Our Model

Achieving skilled attendance at every birth has emerged as a global priority, and more and more women are now delivering in healthcare facilities. However, the challenge to ensure every woman has access to a safe delivery remains, and is particularly acute in remote, rural areas around the world.

The OHW “Network of Safety" model is uniquely positioned to overcome this gap. With our model, we are able to address the barriers that limit access to quality maternal and neonatal healthcare services at all levels of the existing local healthcare infrastructure. Our community-based programs build a network of properly equipped and staffed health facilities and train local healthcare providers to ensure quality maternal and newborn health care. The Network of Safety is based on the integration of local resources and a respect for cultural norms and practices. One Heart Worldwide does not believe in establishing a parallel system but instead strives to strengthen existing governmental healthcare systems and local capacity. As a result, our model strives to align itself with local governmental priorities and policies, and is endorsed at the national, regional, and local level.

Our holistic approach is simple, effective, replicable, and sustainable. We improve access to healthcare services, ensuring the wellbeing of the most vulnerable pregnant women and newborns who may otherwise lack access to medical or public healthcare services. We develop solutions with local communities, providing them with the tools to become the drivers of innovation and systemic change and to be accountable for long-term progress and sustainability in their own communities.

the network of safety's six essential elements

At the center of our model is the expectant mother and her newborn infant. They are the reason we are so passionately committed to the work we do. To best support them, our programs strive to strengthen each component in their local network.

We teach families how to support healthy pregnancies and prepare themselves for the birth by seeking appropriate services from a skilled birth attendant at a certified health facility. We also teach them to recognize danger signs during pregnancy and how to respond appropriately.
We sponsor medical providers from remote areas to receive advanced training in obstetrics and immediate neonatal care and become skilled birth attendants. The trainings include instruction on comprehensive antenatal care, and recognizing and managing pregnancy danger signs and complications. The SBAs are employed in government-certified birthing centers after completion of the courses.
OHW integrates and empowers local stakeholders to become the drivers of change. Through community engagement activities, focus groups, and direct collaboration with local community leaders, we integrate community stakeholders at the grassroots level to design, implement, and sustain the program.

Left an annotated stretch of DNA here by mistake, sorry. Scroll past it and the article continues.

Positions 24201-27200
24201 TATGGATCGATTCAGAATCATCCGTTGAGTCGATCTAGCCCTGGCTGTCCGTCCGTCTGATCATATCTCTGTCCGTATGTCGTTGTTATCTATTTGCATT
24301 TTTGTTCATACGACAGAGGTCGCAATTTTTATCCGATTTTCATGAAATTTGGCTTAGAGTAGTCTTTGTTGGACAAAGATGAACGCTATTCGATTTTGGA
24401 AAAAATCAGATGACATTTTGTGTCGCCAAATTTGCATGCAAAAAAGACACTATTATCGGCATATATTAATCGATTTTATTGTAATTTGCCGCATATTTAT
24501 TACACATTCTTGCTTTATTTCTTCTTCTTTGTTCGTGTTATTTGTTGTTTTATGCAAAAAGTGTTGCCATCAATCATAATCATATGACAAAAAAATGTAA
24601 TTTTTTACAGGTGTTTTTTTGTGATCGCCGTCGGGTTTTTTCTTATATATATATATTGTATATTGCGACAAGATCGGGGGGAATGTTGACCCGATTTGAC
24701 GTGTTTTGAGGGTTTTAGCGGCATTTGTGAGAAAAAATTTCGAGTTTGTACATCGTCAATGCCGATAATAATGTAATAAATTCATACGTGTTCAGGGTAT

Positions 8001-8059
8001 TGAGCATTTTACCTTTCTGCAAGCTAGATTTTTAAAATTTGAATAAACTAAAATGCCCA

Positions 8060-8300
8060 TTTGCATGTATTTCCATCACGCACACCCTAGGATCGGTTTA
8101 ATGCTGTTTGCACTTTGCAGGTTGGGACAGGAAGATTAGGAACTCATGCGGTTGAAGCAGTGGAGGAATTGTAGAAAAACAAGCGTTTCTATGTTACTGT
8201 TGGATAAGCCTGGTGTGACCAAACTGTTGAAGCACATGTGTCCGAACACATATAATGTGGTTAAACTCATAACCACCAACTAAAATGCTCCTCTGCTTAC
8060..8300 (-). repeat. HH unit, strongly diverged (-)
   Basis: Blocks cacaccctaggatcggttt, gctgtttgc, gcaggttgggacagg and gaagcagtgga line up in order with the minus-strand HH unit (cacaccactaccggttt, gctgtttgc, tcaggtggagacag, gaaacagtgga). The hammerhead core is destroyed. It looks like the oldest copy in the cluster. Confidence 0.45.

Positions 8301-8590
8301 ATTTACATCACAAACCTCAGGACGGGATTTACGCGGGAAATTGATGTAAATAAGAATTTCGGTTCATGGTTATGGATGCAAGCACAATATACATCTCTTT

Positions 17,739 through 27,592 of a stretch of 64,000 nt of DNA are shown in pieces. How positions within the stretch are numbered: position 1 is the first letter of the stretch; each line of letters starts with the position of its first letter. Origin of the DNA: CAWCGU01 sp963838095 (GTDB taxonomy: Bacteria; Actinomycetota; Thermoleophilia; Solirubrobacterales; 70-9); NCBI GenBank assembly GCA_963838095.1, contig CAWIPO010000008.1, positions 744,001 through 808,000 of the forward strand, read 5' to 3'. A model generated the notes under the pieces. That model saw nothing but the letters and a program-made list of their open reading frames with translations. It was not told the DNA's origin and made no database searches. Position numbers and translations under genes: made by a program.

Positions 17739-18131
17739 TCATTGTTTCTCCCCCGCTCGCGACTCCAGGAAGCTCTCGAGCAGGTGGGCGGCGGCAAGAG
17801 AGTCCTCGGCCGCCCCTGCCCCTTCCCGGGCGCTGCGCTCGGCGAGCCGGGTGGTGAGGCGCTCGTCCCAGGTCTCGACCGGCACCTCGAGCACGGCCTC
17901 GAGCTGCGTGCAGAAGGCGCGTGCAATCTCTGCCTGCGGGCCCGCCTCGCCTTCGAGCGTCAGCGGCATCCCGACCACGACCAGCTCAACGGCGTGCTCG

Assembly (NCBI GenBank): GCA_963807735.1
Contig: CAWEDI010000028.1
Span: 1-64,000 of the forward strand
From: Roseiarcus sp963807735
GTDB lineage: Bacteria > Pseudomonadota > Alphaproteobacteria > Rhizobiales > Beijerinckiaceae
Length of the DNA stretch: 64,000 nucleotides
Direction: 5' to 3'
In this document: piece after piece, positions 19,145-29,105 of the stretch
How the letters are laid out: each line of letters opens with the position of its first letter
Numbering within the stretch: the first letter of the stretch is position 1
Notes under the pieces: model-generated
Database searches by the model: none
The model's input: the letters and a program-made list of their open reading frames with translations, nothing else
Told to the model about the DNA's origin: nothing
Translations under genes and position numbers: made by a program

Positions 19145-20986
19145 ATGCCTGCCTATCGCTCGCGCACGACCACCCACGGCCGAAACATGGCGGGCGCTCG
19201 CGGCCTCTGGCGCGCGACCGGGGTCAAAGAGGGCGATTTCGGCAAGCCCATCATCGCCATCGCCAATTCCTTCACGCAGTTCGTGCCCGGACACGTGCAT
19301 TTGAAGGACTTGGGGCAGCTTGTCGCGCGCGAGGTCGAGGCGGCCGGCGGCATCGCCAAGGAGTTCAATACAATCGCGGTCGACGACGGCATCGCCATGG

Our program creates a network of functioning birthing centers and assists with the provision of necessary medical equipment, infrastructure, and specialized training for health care providers. We upgrade existing government healthcare facilities, both first level of care facilities (health posts) and district hospitals so that they have the necessary tools and capacity to provide appropriate obstetrical services.
We train local community-based volunteers and health care providers to reach out to pregnant women and their families to enroll pregnant women in prenatal care and refer them to the SBAs at the nearest certified birthing center. Additionally we train them to recognize and respond appropriately to danger signs in pregnancy.
We work in direct partnership with the government of Nepal at the Federal and Provincial levels, as well as with the local governments in each of the Palikas (municipalities) we serve. Our programs are designed to support the implementation of the governmental maternal and neonatal health programs by strengthening healthcare infrastructure and increasing access to a skilled provider. They are developed in conjunction with the various levels of the government and specifically aligned with local maternal and newborn health priorities.

Implementation of the Network of Safety

The overall plan of action to implement the Network of Safety includes: 1 year of program set-up (phase 1), 3 years of full program implementation (phase 2), followed by 2 years of support and transition to the local government (phase 3). During these 6 years, OHW creates a self-sustaining Network of Safety for women and newborns, from the community to the referral hospital, and from pregnancy to the postnatal period. In collaboration with local government officials and community stakeholders, we build local capacity, expand the outreach of existing healthcare infrastructure, and improve government-supported health services. We provide health education to communities and health providers and integrate information technology into medical service provision. After the programs are fully implemented, they are transitioned to the local government.